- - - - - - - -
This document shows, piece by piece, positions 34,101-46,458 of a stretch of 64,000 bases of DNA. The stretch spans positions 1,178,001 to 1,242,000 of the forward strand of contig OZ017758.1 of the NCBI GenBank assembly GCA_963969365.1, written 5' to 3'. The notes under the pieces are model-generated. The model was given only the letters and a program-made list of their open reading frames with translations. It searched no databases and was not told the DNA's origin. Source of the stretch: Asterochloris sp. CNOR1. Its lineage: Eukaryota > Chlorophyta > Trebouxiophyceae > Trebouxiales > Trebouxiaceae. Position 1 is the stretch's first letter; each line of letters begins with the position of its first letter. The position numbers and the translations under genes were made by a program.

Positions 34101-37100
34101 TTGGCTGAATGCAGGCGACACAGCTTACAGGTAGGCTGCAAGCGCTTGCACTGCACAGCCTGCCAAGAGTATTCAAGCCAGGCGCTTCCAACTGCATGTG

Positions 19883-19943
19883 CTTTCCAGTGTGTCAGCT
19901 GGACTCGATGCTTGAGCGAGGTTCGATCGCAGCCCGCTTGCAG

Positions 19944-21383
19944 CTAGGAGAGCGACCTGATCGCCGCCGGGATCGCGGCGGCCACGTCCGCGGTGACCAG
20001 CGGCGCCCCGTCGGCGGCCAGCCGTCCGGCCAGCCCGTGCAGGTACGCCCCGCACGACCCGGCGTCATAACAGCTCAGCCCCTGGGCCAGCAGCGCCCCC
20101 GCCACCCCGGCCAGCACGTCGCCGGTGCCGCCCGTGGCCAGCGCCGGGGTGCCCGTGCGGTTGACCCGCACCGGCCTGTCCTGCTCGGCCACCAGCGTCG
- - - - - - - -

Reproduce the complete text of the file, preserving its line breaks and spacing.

This document shows, piece by piece, positions 34,101-46,458 of a stretch of 64,000 bases of DNA. The stretch spans positions 1,178,001 to 1,242,000 of the forward strand of contig OZ017758.1 of the NCBI GenBank assembly GCA_963969365.1, written 5' to 3'. The notes under the pieces are model-generated. The model was given only the letters and a program-made list of their open reading frames with translations. It searched no databases and was not told the DNA's origin. Source of the stretch: Asterochloris sp. CNOR1. Its lineage: Eukaryota > Chlorophyta > Trebouxiophyceae > Trebouxiales > Trebouxiaceae. Position 1 is the stretch's first letter; each line of letters begins with the position of its first letter. The position numbers and the translations under genes were made by a program.

Positions 34101-37100
34101 TTGGCTGAATGCAGGCGACACAGCTTACAGGTAGGCTGCAAGCGCTTGCACTGCACAGCCTGCCAAGAGTATTCAAGCCAGGCGCTTCCAACTGCATGTG

Positions 19883-19943
19883 CTTTCCAGTGTGTCAGCT
19901 GGACTCGATGCTTGAGCGAGGTTCGATCGCAGCCCGCTTGCAG

Positions 19944-21383
19944 CTAGGAGAGCGACCTGATCGCCGCCGGGATCGCGGCGGCCACGTCCGCGGTGACCAG
20001 CGGCGCCCCGTCGGCGGCCAGCCGTCCGGCCAGCCCGTGCAGGTACGCCCCGCACGACCCGGCGTCATAACAGCTCAGCCCCTGGGCCAGCAGCGCCCCC
20101 GCCACCCCGGCCAGCACGTCGCCGGTGCCGCCCGTGGCCAGCGCCGGGGTGCCCGTGCGGTTGACCCGCACCGGCCTGTCCTGCTCGGCCACCAGCGTCG